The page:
Judge to Rule Next Week on Koschman Special Prosecutor Question

Nanci Koschman wants a special prosecutor to re-investigate her son's 2004 death

By Lisa Balde
|  Thursday, Mar 29, 2012  |  Updated 11:08 PM CDT
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Petitioners Call for Special Investigator for Koschman

David Koschman, 21, from Mount Prospect, died in 2004 after he was punched near Rush Street in Chicago. Koschman's family has long claimed that Richard J. “R.J.” Vanecko, a nephew of former Mayor Richard M. Daley, delivered the punch that killed him.

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Judge Hears Koschman Special Prosecutor Arguments

Nanci Koschman wants a special prosecutor to determine whether Chicago police covered up evidence or the Cook County State?s Attorney?s office had any conflict on interest in the case involving her son.

Petitioners Call for Special Investigator for Koschman

The mother of David Korschman is asking for an independent investigation into the beating death of her son David. She feels political influence caused Chicago police and the Cook County state's attorney's office to derail the investigation because the suspect is a nephew of former mayor Richard M. Daley.
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After hearing oral arguments in a mother's request for a special prosecutor to investigate her son's 2004 death, a Cook County judge on Thursday said a decision will come in about a week's time.

"He was the most important person in the world to me, and I just want to know that it's going to be handled fairly," Nanci Koschman said through tears after the hearing.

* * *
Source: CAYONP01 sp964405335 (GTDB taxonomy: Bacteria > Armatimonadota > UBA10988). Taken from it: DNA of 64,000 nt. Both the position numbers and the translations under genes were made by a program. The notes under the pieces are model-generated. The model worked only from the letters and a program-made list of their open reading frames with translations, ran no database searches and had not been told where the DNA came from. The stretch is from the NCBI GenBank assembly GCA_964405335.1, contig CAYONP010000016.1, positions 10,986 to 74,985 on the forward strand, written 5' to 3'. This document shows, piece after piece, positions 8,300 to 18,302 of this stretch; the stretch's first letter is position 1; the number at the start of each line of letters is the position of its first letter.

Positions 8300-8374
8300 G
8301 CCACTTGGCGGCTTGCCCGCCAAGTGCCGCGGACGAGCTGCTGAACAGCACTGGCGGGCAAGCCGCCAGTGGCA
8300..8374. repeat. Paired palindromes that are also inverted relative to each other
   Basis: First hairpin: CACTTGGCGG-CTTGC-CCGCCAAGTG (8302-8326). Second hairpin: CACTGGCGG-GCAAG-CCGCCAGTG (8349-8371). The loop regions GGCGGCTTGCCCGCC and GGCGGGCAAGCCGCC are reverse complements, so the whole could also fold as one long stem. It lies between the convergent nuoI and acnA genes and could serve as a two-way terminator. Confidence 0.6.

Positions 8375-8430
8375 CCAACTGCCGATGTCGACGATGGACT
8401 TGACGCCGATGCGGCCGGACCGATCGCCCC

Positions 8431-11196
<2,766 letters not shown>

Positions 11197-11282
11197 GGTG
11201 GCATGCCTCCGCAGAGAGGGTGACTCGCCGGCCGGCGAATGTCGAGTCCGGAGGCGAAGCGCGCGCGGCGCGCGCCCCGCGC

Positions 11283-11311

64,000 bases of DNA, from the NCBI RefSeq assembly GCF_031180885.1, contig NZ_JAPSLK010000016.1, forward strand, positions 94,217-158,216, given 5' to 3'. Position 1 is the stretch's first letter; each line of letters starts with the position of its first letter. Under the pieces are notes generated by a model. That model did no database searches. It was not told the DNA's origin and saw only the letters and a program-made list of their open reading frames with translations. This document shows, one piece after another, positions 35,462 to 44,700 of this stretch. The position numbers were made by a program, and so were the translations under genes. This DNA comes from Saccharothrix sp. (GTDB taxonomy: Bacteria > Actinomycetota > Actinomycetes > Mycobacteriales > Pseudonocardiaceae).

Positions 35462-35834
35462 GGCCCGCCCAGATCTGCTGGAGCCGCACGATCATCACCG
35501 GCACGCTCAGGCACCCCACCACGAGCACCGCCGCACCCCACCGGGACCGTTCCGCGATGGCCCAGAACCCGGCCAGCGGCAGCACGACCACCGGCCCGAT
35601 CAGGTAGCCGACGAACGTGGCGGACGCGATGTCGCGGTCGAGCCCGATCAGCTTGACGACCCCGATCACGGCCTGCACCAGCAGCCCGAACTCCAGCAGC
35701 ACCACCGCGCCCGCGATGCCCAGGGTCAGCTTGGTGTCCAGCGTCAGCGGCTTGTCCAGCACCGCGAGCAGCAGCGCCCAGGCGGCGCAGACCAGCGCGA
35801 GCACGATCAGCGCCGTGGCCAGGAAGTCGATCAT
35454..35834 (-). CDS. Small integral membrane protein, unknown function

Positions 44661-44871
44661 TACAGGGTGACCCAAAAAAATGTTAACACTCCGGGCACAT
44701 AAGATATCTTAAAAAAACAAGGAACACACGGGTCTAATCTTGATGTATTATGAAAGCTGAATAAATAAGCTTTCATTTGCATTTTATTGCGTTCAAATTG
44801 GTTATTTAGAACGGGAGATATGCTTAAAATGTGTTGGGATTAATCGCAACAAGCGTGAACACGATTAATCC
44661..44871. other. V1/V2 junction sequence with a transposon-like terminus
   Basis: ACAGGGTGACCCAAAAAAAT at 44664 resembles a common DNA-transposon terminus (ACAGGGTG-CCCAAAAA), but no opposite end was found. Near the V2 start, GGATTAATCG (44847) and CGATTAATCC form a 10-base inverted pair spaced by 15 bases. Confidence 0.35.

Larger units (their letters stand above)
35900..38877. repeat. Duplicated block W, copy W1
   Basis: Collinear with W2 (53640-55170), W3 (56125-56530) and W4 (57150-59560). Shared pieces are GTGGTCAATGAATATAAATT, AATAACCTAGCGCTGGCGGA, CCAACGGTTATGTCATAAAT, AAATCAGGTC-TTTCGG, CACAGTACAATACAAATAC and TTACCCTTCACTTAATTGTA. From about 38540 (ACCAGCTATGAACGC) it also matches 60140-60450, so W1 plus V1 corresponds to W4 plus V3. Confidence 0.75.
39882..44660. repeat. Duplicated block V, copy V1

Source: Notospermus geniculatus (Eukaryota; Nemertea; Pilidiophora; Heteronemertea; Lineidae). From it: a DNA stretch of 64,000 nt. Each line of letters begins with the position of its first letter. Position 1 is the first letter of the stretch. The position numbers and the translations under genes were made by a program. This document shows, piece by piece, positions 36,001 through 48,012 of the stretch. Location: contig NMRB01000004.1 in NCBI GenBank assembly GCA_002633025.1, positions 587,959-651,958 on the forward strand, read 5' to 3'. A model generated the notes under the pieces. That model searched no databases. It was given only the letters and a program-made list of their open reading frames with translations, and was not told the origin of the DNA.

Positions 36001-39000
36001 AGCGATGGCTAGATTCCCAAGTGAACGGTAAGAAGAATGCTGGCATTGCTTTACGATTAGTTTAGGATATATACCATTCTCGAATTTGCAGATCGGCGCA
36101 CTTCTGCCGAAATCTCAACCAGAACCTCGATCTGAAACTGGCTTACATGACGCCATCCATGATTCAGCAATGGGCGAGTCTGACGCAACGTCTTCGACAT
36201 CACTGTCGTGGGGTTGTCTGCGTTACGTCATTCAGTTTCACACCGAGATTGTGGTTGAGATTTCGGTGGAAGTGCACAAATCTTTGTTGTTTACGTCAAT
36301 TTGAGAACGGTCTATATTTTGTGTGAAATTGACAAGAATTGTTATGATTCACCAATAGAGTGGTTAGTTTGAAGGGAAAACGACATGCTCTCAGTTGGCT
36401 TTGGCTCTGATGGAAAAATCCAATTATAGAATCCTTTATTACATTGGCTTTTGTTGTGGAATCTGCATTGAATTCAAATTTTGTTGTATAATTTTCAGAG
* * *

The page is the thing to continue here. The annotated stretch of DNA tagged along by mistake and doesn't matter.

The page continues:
Koschman want the prosecutor to determine whether Chicago police covered up evidence or the Cook County State’s Attorney’s office had any conflict on interest in the case. Her son, David Koschman, died after he was punched on a Chicago street.

Koschman's family has long claimed that Richard J. “R.J.” Vanecko, a nephew of former Mayor Richard M. Daley, delivered the punch that led to the Mount Prospect man's death. David Koschman's death was ruled a homicide, but no one was ever charged.

Earlier this week, Vanecko formally entered the legal battle surrounding the years-old death.
   
His lawyers on Monday filed a motion to intervene on a request for a special prosecutor in the case and disputed the suggestion by Nanci Koschman's lawyers that Vanecko may have confessed to throwing a punch that night.

Vanecko's lawyers say police reports don't mention a confession because Vanecko's lawyer was with him the day he was arrested. His lawyers say he never gave a police statement.

Cook County State's Attorney Anita Alvarez also is fighting the request to appoint a special prosecutor in the case.

Alvarez filed a 50-page motion stating that her office bears no conflict on interest in investigating the death, despite the fact that one of the assistants in her office, Darren O'Brien, worked on the case in 2004 and recommended that no charges be filed.

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